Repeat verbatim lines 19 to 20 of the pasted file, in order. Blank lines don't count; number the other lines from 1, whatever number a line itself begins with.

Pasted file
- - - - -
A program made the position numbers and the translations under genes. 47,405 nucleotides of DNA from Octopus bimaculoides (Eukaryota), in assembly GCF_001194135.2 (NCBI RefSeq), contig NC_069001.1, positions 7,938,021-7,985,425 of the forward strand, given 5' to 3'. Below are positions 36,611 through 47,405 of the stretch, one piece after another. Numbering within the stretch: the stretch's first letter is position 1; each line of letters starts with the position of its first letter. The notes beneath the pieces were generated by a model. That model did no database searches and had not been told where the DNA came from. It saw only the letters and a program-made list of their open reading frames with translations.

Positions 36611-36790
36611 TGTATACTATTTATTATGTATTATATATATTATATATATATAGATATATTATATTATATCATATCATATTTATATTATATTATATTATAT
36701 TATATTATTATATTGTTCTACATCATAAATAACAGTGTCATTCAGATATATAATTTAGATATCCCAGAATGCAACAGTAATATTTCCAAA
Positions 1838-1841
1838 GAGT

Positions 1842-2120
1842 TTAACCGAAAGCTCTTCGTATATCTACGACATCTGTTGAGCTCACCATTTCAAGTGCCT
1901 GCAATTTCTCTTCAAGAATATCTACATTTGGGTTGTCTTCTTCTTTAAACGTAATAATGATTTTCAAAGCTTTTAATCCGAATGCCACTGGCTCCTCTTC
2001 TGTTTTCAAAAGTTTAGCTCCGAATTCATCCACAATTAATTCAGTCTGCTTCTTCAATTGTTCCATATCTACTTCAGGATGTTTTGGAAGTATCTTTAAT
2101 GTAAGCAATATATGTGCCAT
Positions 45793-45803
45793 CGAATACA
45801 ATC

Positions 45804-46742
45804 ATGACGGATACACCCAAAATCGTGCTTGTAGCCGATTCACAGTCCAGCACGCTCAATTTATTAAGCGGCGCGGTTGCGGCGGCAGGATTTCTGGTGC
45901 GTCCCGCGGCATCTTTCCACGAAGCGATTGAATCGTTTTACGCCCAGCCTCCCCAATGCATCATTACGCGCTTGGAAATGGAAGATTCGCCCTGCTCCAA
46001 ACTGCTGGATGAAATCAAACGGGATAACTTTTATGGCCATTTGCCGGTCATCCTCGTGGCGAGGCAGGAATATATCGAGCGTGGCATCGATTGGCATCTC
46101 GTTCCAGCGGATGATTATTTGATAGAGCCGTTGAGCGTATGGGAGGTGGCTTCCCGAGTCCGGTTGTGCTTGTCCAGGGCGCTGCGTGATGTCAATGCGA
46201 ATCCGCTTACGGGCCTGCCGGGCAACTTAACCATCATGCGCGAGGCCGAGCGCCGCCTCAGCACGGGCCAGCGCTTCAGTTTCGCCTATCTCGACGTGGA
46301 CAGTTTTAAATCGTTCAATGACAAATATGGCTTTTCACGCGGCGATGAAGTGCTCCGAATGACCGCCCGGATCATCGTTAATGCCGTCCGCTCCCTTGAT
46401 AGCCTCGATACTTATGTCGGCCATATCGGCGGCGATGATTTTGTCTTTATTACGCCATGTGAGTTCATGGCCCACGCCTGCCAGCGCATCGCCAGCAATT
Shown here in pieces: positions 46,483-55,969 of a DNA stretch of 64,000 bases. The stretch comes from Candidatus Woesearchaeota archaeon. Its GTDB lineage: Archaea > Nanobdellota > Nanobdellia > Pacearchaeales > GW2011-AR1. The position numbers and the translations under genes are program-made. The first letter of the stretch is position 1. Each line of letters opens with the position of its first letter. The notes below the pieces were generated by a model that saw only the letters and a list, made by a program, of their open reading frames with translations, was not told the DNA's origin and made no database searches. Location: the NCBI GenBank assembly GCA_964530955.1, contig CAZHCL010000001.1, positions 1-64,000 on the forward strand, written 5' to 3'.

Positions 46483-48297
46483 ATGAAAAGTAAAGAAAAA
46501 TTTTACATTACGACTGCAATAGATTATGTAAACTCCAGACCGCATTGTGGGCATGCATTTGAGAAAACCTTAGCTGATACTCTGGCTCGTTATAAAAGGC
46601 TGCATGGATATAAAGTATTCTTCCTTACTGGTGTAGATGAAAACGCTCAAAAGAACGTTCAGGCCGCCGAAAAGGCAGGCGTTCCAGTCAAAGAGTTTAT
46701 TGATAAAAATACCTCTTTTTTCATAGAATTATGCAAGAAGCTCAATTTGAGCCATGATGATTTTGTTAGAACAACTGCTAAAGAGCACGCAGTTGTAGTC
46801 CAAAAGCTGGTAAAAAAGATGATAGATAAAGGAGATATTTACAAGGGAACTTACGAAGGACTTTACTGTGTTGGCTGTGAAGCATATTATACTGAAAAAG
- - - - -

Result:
46101 GTTCCAGCGGATGATTATTTGATAGAGCCGTTGAGCGTATGGGAGGTGGCTTCCCGAGTCCGGTTGTGCTTGTCCAGGGCGCTGCGTGATGTCAATGCGA
46201 ATCCGCTTACGGGCCTGCCGGGCAACTTAACCATCATGCGCGAGGCCGAGCGCCGCCTCAGCACGGGCCAGCGCTTCAGTTTCGCCTATCTCGACGTGGA